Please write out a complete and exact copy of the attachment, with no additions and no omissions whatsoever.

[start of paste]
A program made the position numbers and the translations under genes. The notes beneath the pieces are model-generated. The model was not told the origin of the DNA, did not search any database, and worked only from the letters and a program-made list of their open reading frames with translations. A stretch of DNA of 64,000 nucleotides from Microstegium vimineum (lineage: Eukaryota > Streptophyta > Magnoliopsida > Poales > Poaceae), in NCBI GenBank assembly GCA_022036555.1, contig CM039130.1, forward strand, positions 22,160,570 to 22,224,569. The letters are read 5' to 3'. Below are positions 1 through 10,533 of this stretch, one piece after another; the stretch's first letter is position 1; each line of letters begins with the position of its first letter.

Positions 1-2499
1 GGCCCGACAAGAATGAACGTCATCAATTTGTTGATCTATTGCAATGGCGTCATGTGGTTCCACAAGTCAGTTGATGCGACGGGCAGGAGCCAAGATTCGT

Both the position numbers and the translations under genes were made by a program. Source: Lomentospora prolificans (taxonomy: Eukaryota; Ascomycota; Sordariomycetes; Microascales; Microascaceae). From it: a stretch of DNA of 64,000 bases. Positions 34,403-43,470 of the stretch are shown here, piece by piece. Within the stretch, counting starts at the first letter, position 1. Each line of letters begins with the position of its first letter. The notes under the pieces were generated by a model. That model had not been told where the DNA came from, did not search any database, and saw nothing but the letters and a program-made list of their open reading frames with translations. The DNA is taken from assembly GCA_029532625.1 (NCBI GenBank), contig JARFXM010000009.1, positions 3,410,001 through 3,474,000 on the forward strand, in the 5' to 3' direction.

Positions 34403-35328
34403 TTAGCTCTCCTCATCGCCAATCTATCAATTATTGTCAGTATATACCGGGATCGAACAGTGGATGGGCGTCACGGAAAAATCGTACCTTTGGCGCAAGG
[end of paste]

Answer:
A program made the position numbers and the translations under genes. The notes beneath the pieces are model-generated. The model was not told the origin of the DNA, did not search any database, and worked only from the letters and a program-made list of their open reading frames with translations. A stretch of DNA of 64,000 nucleotides from Microstegium vimineum (lineage: Eukaryota > Streptophyta > Magnoliopsida > Poales > Poaceae), in NCBI GenBank assembly GCA_022036555.1, contig CM039130.1, forward strand, positions 22,160,570 to 22,224,569. The letters are read 5' to 3'. Below are positions 1 through 10,533 of this stretch, one piece after another; the stretch's first letter is position 1; each line of letters begins with the position of its first letter.

Positions 1-2499
1 GGCCCGACAAGAATGAACGTCATCAATTTGTTGATCTATTGCAATGGCGTCATGTGGTTCCACAAGTCAGTTGATGCGACGGGCAGGAGCCAAGATTCGT

Both the position numbers and the translations under genes were made by a program. Source: Lomentospora prolificans (taxonomy: Eukaryota; Ascomycota; Sordariomycetes; Microascales; Microascaceae). From it: a stretch of DNA of 64,000 bases. Positions 34,403-43,470 of the stretch are shown here, piece by piece. Within the stretch, counting starts at the first letter, position 1. Each line of letters begins with the position of its first letter. The notes under the pieces were generated by a model. That model had not been told where the DNA came from, did not search any database, and saw nothing but the letters and a program-made list of their open reading frames with translations. The DNA is taken from assembly GCA_029532625.1 (NCBI GenBank), contig JARFXM010000009.1, positions 3,410,001 through 3,474,000 on the forward strand, in the 5' to 3' direction.

Positions 34403-35328
34403 TTAGCTCTCCTCATCGCCAATCTATCAATTATTGTCAGTATATACCGGGATCGAACAGTGGATGGGCGTCACGGAAAAATCGTACCTTTGGCGCAAGG